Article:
Few places can claim to have attracted visitors over the centuries yet managed to have resisted the hand of change. Patagonia is one of these, and Sierra Baguales is one of its lesser-known paragons.
For many people, when it comes to Patagonia a seed of interest is planted during childhood – perhaps reading a book or in the classroom where a lesson about this rugged and untouched place makes you forget where you are for a moment and dream of galloping across the pampa.
When the first explorers arrived in Patagonia in the 1500s, there were surprised to discover that the “end of the world” was, in fact, inhabited by four different native cultures: the Tehuelche, Selk’nam, Yamana and Alakaluf.
Who arrived when? Here are some of the most influential pioneers:
1520 – Hernando de Magallanes. A Portuguese explorer who was the first person to sail through the Straights of Magallen. The Region of Magallanes, where Awasi Patagonia is located, was named after him.
1826 – Robert Fitzroy. An English officer of the Royal Navy who spent four years on his first trip mapping the southern cone. He took four indigenous people from Patagonia back aboard his ship to London.
1830 – Charles Darwin. On Fitzroy’s return trip (he did return three of the native people to their home, one sadly did not survive) he took Charles Darwin with him. Darwin identified numerous endemic species, both to Chile as a whole and to Patagonia.
1850 – Santiago Zamora. Now we have a Chilean, Santiago Zamora – or Baqueano Zamora. He cannot be mentioned without also naming William Greenwood, known locally as Don Guillermo, who arrived in Punta Arenas hoping to make his fortune in business. However, a few years later he wound up bankrupt and decided to become an explorer. He met Zamora and they travelled together.
This is where we come to Sierra Baguales as it was discovered by Zamora and Greenwood. The indigenous people knew about it, but they feared it, believing the devil lived there. Some say they feared the jagged mountain tops that resemble people.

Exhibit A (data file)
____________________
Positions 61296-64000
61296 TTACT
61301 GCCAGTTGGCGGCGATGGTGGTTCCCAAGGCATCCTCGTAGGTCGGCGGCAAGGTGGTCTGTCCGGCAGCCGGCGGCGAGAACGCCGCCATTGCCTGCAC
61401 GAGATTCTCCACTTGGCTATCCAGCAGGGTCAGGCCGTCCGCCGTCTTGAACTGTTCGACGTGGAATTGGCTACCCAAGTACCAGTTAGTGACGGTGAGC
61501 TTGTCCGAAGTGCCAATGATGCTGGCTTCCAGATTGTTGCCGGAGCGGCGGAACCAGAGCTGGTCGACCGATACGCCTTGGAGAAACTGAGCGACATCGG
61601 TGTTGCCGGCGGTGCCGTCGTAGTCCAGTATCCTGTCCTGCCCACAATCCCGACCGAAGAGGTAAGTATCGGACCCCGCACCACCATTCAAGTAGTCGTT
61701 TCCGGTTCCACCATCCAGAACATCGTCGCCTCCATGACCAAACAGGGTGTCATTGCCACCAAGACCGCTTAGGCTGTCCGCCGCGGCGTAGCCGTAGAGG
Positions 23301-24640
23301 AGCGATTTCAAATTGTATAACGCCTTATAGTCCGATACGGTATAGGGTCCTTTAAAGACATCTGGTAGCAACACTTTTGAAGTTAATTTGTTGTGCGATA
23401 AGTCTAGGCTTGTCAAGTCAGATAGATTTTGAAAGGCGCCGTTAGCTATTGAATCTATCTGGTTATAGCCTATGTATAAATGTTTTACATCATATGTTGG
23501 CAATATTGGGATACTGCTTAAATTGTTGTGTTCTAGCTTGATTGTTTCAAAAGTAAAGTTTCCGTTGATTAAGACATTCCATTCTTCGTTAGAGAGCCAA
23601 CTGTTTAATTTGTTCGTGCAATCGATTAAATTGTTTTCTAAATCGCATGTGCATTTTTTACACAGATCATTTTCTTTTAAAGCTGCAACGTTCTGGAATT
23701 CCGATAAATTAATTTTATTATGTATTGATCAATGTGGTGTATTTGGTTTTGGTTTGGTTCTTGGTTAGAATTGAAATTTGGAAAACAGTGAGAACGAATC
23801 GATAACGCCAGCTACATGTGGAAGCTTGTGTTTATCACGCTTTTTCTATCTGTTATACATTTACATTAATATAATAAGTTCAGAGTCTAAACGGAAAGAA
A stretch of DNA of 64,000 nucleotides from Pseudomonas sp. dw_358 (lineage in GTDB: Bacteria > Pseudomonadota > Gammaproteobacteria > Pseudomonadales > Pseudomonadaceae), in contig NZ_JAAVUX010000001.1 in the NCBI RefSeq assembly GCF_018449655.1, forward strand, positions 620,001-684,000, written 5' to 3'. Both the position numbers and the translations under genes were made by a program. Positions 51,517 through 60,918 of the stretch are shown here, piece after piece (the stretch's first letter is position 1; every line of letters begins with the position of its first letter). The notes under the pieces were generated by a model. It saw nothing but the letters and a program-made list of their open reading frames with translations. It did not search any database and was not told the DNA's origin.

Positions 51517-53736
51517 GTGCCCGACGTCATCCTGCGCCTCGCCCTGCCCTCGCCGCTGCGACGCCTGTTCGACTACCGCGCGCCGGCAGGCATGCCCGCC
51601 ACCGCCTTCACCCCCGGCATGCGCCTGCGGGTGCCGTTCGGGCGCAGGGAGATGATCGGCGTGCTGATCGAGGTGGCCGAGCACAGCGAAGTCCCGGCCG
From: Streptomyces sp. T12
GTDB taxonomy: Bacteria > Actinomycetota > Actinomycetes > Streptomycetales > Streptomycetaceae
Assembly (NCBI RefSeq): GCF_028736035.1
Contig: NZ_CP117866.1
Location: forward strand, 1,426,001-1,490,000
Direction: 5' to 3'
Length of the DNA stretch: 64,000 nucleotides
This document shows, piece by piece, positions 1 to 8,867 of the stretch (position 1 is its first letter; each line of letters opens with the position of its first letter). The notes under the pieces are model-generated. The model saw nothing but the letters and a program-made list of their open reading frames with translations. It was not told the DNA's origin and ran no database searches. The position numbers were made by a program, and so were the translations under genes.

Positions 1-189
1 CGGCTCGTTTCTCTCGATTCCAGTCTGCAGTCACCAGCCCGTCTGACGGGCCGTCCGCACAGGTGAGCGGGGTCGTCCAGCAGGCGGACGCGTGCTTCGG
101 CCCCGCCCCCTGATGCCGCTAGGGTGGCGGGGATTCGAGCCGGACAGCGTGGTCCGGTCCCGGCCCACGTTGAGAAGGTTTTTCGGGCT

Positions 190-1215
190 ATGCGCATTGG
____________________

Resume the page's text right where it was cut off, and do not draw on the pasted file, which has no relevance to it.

Zamora and Greenwood, however, were undeterred and they ventured into the valley finding hundreds of wild horses. “Bagual” is the word for wild horses, so it was named after them. They took horses back to the colony and made plenty of money.
1879 – Lady Florence Dixie. Considered the first tourist in the area known today as Torres del Paine, Dixie was a British socialite who travelled across Patagonia on horseback simply because she wished to see and experience it. There are sketches of Laguna Azul in her diary, and she set up camp in the very area where Awasi Patagonia is now located. Florence Dixie refers to a ‘wild horse glen’ which is accompanied by an illustration that looks very similar to the current profile of the mountain range.
Wild & Untamed
Sierra Baguales is still wild and untouched. Visitors today see the landscape unchanged from the days of the pioneers.
The valley takes its name from the Spanish word “bagual”, meaning a wild or feral horse or cow.
George Chaworth Musters also described the valley in his book “At Home with the Patagonians” (1873):
“…a high hill, apparently of basalt, the square summit of which with seemingly regular walls and towers mimicked the distant view of an extensive fortress. Looking up towards the Cordillera from our encampment, the valley appeared to expand a few miles up into one immense plain, and the Indians informed me that before reaching the mountains there is a great drop or basin where the wild horses are found.”
One thing that is interesting about Baguales is the behaviour of the wildlife. For example the guanacos who inhabit this landscape are completely wild, unlike in Torres del Paine National Park where they are accustomed to the presence of people. The peaks that make up the range are very beautiful and take their names from architecture, such a Catedral (cathedral) and Ciutadella (citadel). The rock formations hint at a Middle Eastern Temple.
Trekking through the Sierra Baguales takes you up to an area full of fossilised leaves, where every third stone that you turn over has the imprint of a leaf on the underside. The leaves fell from trees over 20 million years ago. What is more, the fossilised leaves are from ‘lenga’ which is a type of oak (latin name: nothofagus pumilio) that is still found within the park.
From there you climb up quite a steep slope to a lookout point, with a view out over a snow-covered valley and a frozen river below. Once the snow melts it is possible to find fossilised sharks teeth and tree trunks.
You then walk down into a valley and climb up to a huge ridge of intrusive igneous rock. This means that millions of years ago magma from the earth’s mantle forced its way up into the earth’s crust, cooling slowly below the surface, resulting in the formation of larger, more erosion resistant rock crystals. Over time glaciers and the effects of the elements have worn away the sedimentary rock that surrounded the igneous intrusion, forming a crest or dyke which runs along the length of the top of the valley. The formations are again very beautiful and resemble a piece of modern sculpture.
For guests staying at Awasi Patagonia, our luxury Relais & Chateaux lodge, Sierra Baguales is one of the exclusive outings that we offer as part of our private excursions.